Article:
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FinTech Revolution 2017: FinTech comes of age
Global FinTech stakeholders gathered in Paris on 28 March at La Gaîté Lyrique for the 2nd FinTech Revolution event. The event was organised by the France FinTech association in partnership with L’Atelier BNP Paribas. It was a natural choice for L’Atelier BNP Paribas as an initiator inter alia of the FinTechCorp programme and a mentor for start-ups like Wiseed and Paycar, both of whom attended the meetings that took place during FinTech Revolution 2017.
Maturity and new challenges
Between debates and workshops, the event was an occasion to take a snapshot of a sector that is reaching maturity, thanks in particular to structural government investments. Several former and current public officials attended FinTech Revolution: French Finance Minister Michel Sapin, Sadiq Khan, Mayor of London, Lithuanian Finance Minister, Vilius Sapoka, and Axelle Lemaire, former French Secretary of State for the digital sector. They all insisted on the need to provide a regulatory, administrative and legal framework to give FinTech start-ups the scope to develop and to create tangible incentives and suitable infrastructures, ranging from a reliable Internet network to customised support.
Having come of age, FinTech is now facing new challenges. Joe Zimmer, head of communications at Betterment, an optimised investment service, and Geoffrey Guigou, co-founder of Younited Credit, a community-funding company, underlined the need to prioritise challenges in a sector that puts a high stake on customer relationships, tending towards heightened, 24/7 responsiveness, where issues regarding data management and partnerships with traditional players are coming to the fore. In all these endeavours, competitors are vying for customers’ confidence, which is the most important asset in the financial industry, according to Ron Suber, CEO of Prosper, who spoke next.
Revolution in company practices and digitisation
FinTech is venturing towards new possibilities, addressing social issues such as financial inclusion. This is a challenge that requires adjustment to the cultural specificities of each country, said Hugues Le Bret, CEO of Comptes Nickel, which offers a prepaid bank card service. In Africa, FinTech projects are helping to offset structural problems in terms of services and accessibility by offering e-banking solutions and a vast range of banking products, from account management to money transfers, energy supply, and even buying livestock! The market has enormous potential, with 95% of all transactions on the continent still taking place in cash, as Tidjane Deme, a partner at Partech Ventures, a capital risk fund specialising in technologies, pointed out.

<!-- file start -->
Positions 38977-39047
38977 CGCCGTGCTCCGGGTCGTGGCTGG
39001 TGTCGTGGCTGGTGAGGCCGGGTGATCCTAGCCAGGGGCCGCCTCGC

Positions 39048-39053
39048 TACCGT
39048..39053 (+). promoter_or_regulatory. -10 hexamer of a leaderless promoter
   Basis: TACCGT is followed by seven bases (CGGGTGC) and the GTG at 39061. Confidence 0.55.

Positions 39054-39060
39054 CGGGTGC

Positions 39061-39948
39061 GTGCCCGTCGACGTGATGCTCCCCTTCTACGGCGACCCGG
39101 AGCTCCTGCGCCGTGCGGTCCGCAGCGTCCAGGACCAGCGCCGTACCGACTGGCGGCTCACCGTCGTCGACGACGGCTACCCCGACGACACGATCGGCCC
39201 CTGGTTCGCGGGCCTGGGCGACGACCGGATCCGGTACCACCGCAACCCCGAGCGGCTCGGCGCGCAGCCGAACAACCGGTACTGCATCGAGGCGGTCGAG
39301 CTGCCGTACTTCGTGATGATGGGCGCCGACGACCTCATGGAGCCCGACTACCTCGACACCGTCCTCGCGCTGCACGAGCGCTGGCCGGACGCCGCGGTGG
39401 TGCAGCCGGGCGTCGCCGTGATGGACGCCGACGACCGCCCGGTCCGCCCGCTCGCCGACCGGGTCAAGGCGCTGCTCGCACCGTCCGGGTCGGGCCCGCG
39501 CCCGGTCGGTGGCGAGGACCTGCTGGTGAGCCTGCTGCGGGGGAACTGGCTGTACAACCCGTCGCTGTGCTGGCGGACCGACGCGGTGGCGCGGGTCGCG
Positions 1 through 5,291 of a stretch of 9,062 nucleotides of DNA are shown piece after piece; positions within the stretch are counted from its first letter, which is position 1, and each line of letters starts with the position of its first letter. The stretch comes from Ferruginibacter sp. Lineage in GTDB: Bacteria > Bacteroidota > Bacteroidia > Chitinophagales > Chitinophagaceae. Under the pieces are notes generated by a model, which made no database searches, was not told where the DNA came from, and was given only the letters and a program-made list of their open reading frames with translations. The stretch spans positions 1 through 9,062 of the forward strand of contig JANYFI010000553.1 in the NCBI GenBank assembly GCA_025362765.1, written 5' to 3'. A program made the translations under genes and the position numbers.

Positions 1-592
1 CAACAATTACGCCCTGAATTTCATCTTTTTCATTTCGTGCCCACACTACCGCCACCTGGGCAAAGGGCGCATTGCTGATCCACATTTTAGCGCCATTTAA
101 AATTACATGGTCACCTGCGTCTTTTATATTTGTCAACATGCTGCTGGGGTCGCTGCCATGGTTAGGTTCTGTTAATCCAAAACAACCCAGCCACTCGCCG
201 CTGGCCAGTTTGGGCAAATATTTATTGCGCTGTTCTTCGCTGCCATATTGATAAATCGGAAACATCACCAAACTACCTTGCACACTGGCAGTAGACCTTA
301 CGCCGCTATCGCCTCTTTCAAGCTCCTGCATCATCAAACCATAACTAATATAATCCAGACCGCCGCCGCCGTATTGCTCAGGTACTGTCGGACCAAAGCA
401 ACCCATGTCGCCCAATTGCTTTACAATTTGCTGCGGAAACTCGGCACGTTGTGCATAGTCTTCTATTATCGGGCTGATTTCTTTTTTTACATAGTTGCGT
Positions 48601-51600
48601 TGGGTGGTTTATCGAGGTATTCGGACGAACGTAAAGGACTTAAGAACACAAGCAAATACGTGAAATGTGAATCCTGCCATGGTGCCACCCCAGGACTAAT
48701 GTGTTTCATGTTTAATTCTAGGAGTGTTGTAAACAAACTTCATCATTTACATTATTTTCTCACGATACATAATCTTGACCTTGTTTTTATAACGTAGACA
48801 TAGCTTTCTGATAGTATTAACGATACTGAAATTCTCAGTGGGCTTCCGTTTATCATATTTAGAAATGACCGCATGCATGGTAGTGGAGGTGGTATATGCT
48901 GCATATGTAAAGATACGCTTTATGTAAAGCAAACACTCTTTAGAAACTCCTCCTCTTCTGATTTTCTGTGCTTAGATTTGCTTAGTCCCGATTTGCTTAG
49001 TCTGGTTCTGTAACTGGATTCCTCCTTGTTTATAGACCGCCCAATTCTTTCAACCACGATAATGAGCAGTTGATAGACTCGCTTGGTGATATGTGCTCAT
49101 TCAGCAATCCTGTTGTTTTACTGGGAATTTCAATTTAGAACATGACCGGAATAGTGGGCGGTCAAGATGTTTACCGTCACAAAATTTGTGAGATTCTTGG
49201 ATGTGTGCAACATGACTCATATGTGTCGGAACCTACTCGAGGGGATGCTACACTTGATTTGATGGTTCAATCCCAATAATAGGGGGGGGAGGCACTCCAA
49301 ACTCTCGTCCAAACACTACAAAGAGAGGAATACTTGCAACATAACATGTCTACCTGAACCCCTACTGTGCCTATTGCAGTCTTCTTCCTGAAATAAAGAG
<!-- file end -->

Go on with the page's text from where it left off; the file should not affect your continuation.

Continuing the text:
In the world of FinTech, InsurTech is emerging as a fast-growing sector. Based on considerable engineering and technical expertise, with engineers forming over 80% of its workforce, Insurtech aims towards an improved experience in processing and selecting offers. It is similar to Fluo, which enables its customers to rationalise and save money on their insurance contracts.
Financial services expert Marina Lhomme took part on behalf of L’Atelier BNP Paribas in the debate on “When technologies disrupt industries: banking as a platform”, together with Toshihiko Otsuka, CEO of Rakuten Bank Europe. Referring to the need for digital transformation in large companies, Marina Lhomme talked about the Group’s platform-based approach that centres on customers’ needs. This vision has already been applied through numerous partnerships with Facebook, LinkedIn, Google, and Twitter, as well as business initiatives such as the digitisation of customer journeys and payment methods, adapting information systems and et the recent partnership with Compte-Nickel, among others. These are exciting challenges for the banks of the future!
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